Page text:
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Touch)in touching we feel an impreslion upon the organ of senfe ii:

397.
Trachiniens) of Sophocles cenfured. ii. 333.
Tragedy) the deepett tragedies are the most crowded i. 352. rofe.

The later English tragedies cenfured i. 360. Erench tragedy "cen-
sured i. 369. note. 334. The Greek tragedy accompanied with
musical notes to ascertain the pronunciation ii. 77. Tragedy,
cho 22. in what respect it differs from an epic poem ii. 292. dif-
tinguished inty pathetic and moral ij. 294. its good cffects ni.. 293.
compared with the epic as to the subjects proper for each ii. 296.
how far it may borrow from hiflory ii. 301. rule for dividing it
into acts ii. 302, 303. double plot hii it ii. 312. admits not violent
action or supernatural evenis ii. 314. its origin ii. 324. Ancient >
tragedy a continued representation without interruption ii. 325

Constitution of the modern drama ii. 326."
Tragi-comedy ii. 313.
Trees) the best manner of placing them ii. 345,846, 347.
Triangle) equilateral, its beauty i. 164.
„Tribrachys ii. 142.*
Trochæus ii. 142
Tropes, chi. 20.
Ugliness) proper and figurative i. 405
Unbounded prospect) disagreeable ix235, note.
Uniformity of the operations of natı:re i. 259, &c. Uniformity

apt to disgust by exces i. 164. Uniformity and variety, ch. 9.
conspicuous in the works of nature i. 263. The melody of the
verse, ought to be uniform where the things described are uniform
ii. 1*3. Uniformity defined ii. 406.
Unity) the three unities, ch. 23. of actions ii. 319, &c. Unity of
yaction in a picture ii. 322. of time and of place ii. 323, &c.

Unities of time and of place not required in an epic poem ii.323.
Strictly obferved in the Greek tragedy ii. 325. Unity of place
in the ancient drama ii. 332. Unities of place and time ought to -
be itriidy observed in each act of a modern play ii. 336. Where-
in the imity of a garden consists ii. 343.
Unumquodique eodem modo diljokitur qub coliigatuni eji i. 236.
Vanity) a disagreeable paflion i. 92. always appears mean i. 283.
Variety) distinguifhed from noveltyi. 273. Variety, chåg. Varie.

ty in pictures is 256, conspicuous in the works of nature.i. 263,

964. In gardening ii. 353..
Veracity of our senies 1.75:
Verb active and pa live ii. 36.
Verbolantichelis) defined i. 310. ii. 23.
Verrilles) gardens of 1.348.
Verse) distinguished from prole ii. 79. Sapphic verse extremely
melodious ii. 81. Tambic less ro ii. 81. Structure of an hexain.

eter line ii. 85. Strnelure of Englii Leroic verse ii. 86. rcte. "95, &c. 127... English monofyllables arbitrary as to quantity ii.

97. English heroic lines distinguished into four forts ii. 99. 111. they have a due mixture of uniforinity and variety ii. 127. En. glish rbynia compared with blank verse ji. 127, 128. Rules for compoliny eachii 128, 12). Latin hexameter compareil with English rliyne is. 139: compared svith blank verse ii

. 132. Frencli heroic verse compared with hearieter and rhyme ii. 132. The Englith language incapable of the melody of hexameter verse ii.

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134, 135. For what fubjects is rhyme proper ii, 137, &c: Melo-
dy of rhyme, ii. 136. Rlyme necessarg to French verse ii. 138.
Melody of verse is to enchanting as to draw a veil over grofs in-
perfections ii. 148. Verles composed in the shape of an axe of
anegg ii. 348.
Violent action) ought to be excluded from the Stage ii. 314.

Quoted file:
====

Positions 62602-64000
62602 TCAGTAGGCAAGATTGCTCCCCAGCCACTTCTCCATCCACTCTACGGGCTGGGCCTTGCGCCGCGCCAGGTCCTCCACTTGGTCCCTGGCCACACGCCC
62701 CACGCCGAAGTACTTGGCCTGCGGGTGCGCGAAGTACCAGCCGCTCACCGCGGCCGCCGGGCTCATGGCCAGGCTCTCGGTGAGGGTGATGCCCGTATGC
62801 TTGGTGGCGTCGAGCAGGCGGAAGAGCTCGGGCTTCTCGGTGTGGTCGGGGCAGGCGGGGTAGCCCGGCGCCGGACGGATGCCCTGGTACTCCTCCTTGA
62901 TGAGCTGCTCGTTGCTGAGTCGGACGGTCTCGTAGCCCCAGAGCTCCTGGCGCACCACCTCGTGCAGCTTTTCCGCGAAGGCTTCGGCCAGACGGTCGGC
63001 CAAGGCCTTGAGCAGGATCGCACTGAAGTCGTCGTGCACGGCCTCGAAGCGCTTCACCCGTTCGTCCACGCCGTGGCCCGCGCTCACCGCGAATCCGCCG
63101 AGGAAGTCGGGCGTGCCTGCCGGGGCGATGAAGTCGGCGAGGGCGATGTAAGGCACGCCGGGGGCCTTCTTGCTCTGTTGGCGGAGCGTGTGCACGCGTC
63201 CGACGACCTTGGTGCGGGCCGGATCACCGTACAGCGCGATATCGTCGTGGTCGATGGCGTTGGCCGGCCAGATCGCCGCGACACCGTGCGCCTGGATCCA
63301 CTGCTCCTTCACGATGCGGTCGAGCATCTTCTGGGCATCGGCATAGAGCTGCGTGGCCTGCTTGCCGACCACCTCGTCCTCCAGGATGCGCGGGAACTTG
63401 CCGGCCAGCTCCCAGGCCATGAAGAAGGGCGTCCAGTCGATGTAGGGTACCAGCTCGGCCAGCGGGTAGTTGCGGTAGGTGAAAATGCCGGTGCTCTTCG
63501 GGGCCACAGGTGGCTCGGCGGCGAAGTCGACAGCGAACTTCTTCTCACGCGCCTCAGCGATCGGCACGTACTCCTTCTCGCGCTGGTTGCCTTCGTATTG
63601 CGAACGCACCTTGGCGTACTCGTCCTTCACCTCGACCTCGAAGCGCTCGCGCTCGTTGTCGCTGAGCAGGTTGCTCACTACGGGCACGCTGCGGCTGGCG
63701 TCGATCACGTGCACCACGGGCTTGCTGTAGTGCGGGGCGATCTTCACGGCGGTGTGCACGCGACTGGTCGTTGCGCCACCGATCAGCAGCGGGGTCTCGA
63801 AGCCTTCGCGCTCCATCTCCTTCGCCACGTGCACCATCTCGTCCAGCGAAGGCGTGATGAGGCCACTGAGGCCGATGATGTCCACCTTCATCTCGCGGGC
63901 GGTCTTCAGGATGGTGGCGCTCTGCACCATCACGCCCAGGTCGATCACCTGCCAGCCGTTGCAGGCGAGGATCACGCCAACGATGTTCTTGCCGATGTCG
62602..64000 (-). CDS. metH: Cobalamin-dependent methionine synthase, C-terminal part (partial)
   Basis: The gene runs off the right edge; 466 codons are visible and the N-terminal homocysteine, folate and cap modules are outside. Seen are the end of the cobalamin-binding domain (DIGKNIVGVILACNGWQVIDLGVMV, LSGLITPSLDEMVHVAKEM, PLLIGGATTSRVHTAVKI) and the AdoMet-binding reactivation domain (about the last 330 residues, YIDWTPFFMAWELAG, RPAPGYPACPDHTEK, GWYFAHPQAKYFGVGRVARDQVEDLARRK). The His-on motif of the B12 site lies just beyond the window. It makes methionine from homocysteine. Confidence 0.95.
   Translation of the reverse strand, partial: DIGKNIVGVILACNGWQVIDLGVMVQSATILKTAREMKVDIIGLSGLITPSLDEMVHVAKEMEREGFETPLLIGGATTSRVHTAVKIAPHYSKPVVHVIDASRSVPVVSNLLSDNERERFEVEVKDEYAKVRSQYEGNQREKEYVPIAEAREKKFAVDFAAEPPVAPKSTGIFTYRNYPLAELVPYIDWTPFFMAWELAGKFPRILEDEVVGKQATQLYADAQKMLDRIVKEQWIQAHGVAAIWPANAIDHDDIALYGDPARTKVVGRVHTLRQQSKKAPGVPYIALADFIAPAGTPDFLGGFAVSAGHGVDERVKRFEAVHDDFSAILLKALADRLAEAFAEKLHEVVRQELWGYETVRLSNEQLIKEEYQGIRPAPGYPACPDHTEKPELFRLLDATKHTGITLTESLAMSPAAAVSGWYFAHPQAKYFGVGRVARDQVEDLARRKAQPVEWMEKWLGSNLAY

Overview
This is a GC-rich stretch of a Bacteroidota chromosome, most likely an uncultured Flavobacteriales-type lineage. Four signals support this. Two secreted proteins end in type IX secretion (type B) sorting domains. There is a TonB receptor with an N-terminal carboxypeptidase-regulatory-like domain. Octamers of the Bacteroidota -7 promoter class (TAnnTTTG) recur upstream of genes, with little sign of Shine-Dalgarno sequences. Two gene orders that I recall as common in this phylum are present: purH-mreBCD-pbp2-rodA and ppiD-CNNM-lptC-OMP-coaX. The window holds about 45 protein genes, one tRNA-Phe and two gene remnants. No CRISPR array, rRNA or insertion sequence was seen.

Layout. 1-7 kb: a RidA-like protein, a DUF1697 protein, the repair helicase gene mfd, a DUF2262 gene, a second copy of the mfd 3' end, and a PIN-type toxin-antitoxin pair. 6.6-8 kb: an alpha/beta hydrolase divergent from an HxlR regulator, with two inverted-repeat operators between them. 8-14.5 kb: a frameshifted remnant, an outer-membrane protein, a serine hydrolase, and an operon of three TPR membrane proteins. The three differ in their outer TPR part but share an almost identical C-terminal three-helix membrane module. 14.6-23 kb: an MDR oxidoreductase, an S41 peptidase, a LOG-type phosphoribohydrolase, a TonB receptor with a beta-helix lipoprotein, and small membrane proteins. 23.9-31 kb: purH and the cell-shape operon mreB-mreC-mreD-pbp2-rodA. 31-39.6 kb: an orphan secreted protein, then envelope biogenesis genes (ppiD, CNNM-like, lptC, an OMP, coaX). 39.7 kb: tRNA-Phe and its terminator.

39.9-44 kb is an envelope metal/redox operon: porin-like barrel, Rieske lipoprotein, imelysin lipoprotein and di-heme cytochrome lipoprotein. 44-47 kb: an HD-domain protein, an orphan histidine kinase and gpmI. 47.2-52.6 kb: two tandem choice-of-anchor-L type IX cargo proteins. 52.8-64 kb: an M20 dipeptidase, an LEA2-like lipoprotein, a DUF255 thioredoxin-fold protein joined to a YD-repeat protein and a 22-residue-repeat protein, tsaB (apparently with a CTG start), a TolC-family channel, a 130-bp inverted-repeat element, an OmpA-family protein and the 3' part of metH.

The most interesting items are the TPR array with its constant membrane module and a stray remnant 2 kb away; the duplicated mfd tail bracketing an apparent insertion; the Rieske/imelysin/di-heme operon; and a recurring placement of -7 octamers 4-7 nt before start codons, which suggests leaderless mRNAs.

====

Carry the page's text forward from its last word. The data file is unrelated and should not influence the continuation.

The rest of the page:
Virgil) censured for want of connection i. 33. his verse extremely

melodious ii. 81. his versification criticised ii. 92. cenfured ii.

141. 269. 273. 280. 303.
Virgil travestie) characterised i. 290.
Virtue) the pleasures of virtue never decay i. 330.
Vision) the largest and smallest angle of vision i. 140.
Voltaire) ceufured ii. 263. 3027 307.
Voluntary ligns of passion i. 337,
Voluptuousness tends to vitiate our taste ji. 391.
Vowels ii. 5, &c.
Walk) in a garden, whether it ought to be Nraight or waving ii.

349. Artificial walk elevated above the plain ii. 350.
Wall) that is not perpendicular occafions an uneasy feeling i. 145.
Waterfall i. 144. 204:
Water-god) statue ofi pouring out water ii. 379.
Way of the world) cenfured ii. 329. the unities of place and time
Will) how far our train of perceptions can be régulated by it i. 26,

244, 248. determined by deftre j. 147.
Windows) their proportion ii. 368. double rów ii. 369.
Winter-garden ii. 352.
Wish) diftinguithed from delirefi. 427 43.
Wit) defined i. 28. 301. leldom united with judgment 1. 28. but

generally with memory i. 28. not concordant with grandeur i.
241. Wit, ch. 13. Wit in soundsi. 315. Wit in archite ture ii.

378.
Wonder) instantaneous i. 98. decarsfuldenly i. 101. Wonders and

prodigies find ready credit with the vulgar i. 133. Wonder den

fined i. 207. studied in Chincie gardens ii. 354.
Words) rules for coining words it 47; 1:08. Play of words i. 405,

406, &c. Jingle of words ir 407. Words confidered with respect
to their found i. 8. Words of ditrerent langua es compared ii. 9.
What are their best arrangement'in period 1. 13. A conjunc-
tion or wlisjunction in the members of the thought ought to be
Imitated in the exprelourii. 20. 27, 28. Words expressing things
connected ought to be placed as ncar together as possible ii.

50, c.
In what part of a sentence doth a word make the greatest figure
11. 58., Words acquirea veality from their meaning ii. 69.238.
Some words make an impreffionreiembling that of their meaning
ii. 70. The words ought to accord aviti the sentiment i. 396, 391.
394. ii. 19.270. A word is often redoubled to add force to the

expression i. 394. ii. 277. See Language.
Writing) a subject intended for anrutement may be liighly orna.

mented i. 269. Aograpd subject appears best in a plain dress i. 269.
Youtlı) requires more variety of amusement than old age i. 244.*

FINIS,

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